Phoenix’s Supply-Driven Market Still Short on Supply

April 18, 2024

RESI - April 2024 Blog

The Greater Phoenix residential market continues its snail’s pace. We remain short on supply, and occasional downward blips in interest rates have not moved demand—as noted last month, the Phoenix housing market is stuck in a loop. The anticipated interest rate reductions projected by the Federal Reserve may help, although mortgage companies have already built some of that expectation into their current interest rates. In addition, there is some speculation that we will be see only two rate cuts rather than three during the remainder of 2024.

With additional rate decreases, it should become easier for current homeowners to make a lateral move or a move up, which has been unappealing in the past year or so. With lower interest rates, more buyers may enter the market as well—although that could also affect prices. 

It is a supply-driven market, and until we see more homes on the market, we will experience more of the same. The lack of inventory gives buyers too few choices—unless they want to step up and pay the price. We are starting to see some pockets where buyers have more negotiability, such as Avondale, El Mirage, and portions of the East Valley, especially areas like Queen Creek where there are new builds. In the overall market, demand is strongest in the $1 million plus bracket, and even more above $2 million, because the buyers don’t necessarily need to borrow to purchase. Arcadia, Paradise Valley, and portions of Scottsdale and North Central remain in high demand and low supply.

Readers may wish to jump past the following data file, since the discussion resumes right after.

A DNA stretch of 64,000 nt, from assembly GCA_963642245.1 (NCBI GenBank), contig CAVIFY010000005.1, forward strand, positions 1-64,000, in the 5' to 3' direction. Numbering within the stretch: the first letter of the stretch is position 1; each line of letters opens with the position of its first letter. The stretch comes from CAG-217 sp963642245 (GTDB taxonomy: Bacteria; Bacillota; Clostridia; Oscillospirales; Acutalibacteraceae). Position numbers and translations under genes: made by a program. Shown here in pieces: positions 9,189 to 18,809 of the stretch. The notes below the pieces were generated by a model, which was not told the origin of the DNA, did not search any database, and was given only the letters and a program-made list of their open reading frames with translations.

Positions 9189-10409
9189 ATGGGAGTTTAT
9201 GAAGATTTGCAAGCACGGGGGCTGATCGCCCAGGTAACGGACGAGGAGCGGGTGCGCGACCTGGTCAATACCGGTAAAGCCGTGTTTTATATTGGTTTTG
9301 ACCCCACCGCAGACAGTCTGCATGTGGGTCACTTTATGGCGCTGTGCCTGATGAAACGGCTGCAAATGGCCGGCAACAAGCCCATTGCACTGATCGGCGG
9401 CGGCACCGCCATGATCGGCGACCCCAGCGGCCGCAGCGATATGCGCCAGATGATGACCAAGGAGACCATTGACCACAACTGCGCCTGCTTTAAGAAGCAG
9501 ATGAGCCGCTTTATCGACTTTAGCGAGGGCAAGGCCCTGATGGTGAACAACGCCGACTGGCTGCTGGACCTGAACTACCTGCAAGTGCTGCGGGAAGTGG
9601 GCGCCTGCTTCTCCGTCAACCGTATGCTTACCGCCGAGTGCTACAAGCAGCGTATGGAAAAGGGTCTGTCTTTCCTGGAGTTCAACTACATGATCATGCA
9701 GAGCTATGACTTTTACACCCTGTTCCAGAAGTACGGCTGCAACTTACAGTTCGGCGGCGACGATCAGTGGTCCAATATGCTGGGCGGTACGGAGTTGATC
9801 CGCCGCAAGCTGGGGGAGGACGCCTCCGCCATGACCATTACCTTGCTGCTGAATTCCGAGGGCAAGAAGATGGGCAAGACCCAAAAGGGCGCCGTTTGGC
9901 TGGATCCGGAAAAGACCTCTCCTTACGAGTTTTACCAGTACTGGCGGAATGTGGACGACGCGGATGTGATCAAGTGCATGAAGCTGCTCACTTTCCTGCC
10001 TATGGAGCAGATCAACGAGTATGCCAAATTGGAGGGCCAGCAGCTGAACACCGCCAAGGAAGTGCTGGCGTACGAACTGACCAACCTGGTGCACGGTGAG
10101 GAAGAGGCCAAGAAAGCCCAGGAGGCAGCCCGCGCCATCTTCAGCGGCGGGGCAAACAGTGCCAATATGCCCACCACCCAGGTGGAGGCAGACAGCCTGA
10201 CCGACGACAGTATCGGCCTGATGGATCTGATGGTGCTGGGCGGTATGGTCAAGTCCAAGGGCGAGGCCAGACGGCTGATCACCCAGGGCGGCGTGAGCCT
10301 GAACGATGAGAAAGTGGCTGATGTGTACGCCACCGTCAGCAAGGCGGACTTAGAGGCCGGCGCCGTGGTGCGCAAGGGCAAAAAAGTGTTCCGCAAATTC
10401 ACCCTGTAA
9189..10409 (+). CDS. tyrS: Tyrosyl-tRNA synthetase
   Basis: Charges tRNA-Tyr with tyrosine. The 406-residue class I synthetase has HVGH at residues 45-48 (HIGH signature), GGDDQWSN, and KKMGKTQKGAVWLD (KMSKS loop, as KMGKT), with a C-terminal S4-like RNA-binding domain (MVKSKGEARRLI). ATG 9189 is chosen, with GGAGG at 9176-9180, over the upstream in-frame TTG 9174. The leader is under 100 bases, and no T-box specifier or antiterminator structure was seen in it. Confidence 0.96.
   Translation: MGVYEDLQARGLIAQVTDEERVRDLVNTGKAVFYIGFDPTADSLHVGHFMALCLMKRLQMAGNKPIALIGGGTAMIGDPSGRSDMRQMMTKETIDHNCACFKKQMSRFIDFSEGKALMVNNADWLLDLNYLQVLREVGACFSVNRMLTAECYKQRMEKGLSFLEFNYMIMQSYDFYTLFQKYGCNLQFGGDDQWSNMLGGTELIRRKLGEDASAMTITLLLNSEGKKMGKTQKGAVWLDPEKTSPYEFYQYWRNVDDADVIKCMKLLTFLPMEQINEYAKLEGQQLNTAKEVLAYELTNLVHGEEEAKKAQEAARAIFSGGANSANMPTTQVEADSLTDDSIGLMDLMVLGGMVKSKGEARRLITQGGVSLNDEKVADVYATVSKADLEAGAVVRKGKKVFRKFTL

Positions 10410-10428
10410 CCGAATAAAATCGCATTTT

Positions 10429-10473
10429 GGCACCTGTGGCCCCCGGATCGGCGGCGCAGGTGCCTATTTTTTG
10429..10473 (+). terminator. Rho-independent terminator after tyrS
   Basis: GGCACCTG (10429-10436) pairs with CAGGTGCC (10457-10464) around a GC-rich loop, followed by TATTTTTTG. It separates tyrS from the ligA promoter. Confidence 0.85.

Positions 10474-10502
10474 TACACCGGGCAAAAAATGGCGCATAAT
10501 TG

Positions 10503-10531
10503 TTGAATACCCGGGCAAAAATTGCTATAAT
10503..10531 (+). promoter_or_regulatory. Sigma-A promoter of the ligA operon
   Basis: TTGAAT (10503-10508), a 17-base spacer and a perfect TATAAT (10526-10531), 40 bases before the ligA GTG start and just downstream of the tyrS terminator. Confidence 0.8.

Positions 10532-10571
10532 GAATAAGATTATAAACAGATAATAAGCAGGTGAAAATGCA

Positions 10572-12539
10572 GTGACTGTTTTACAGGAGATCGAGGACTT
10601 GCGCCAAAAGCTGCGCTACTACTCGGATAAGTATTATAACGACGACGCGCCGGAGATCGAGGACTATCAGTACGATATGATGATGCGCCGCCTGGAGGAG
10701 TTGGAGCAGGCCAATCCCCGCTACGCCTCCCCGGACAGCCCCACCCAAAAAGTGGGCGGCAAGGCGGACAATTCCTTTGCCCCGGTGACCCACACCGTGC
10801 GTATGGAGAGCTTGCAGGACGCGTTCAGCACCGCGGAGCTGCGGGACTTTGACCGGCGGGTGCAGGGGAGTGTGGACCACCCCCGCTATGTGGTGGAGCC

What’s the Impact of the NAR Settlement? Too Soon to Tell

We have been getting quite a few questions about the impact of the recent National Association of Realtors (NAR) settlement that has been all over the headlines. The short answer is that the settlement just came out, and no one really knows. In addition to the NAR, the various real estate associations are going to provide different types of guidance for agents, sellers, and buyers. 

As initially filed, the lawsuit was going to require that buyers have and pay their own broker. The fact of the matter is that sellers are going to be willing to pay a buyer’s broker to have the exposure on the AZ Multiple Listing Service and to make sure that their property gets shown. In addition, if a buyer needs to pay a commission, it may price them out of the market, particularly in entry-level and move-up housing. 

For the time being, we anticipate a lot more discussions about commissions and how they are allocated, and there is likely to be more negotiability. As you can imagine, this is a hot topic. Stay tuned for more details as the situation evolves, and follow the R.O.I. Properties Facebook page for the latest news on the Phoenix housing market.

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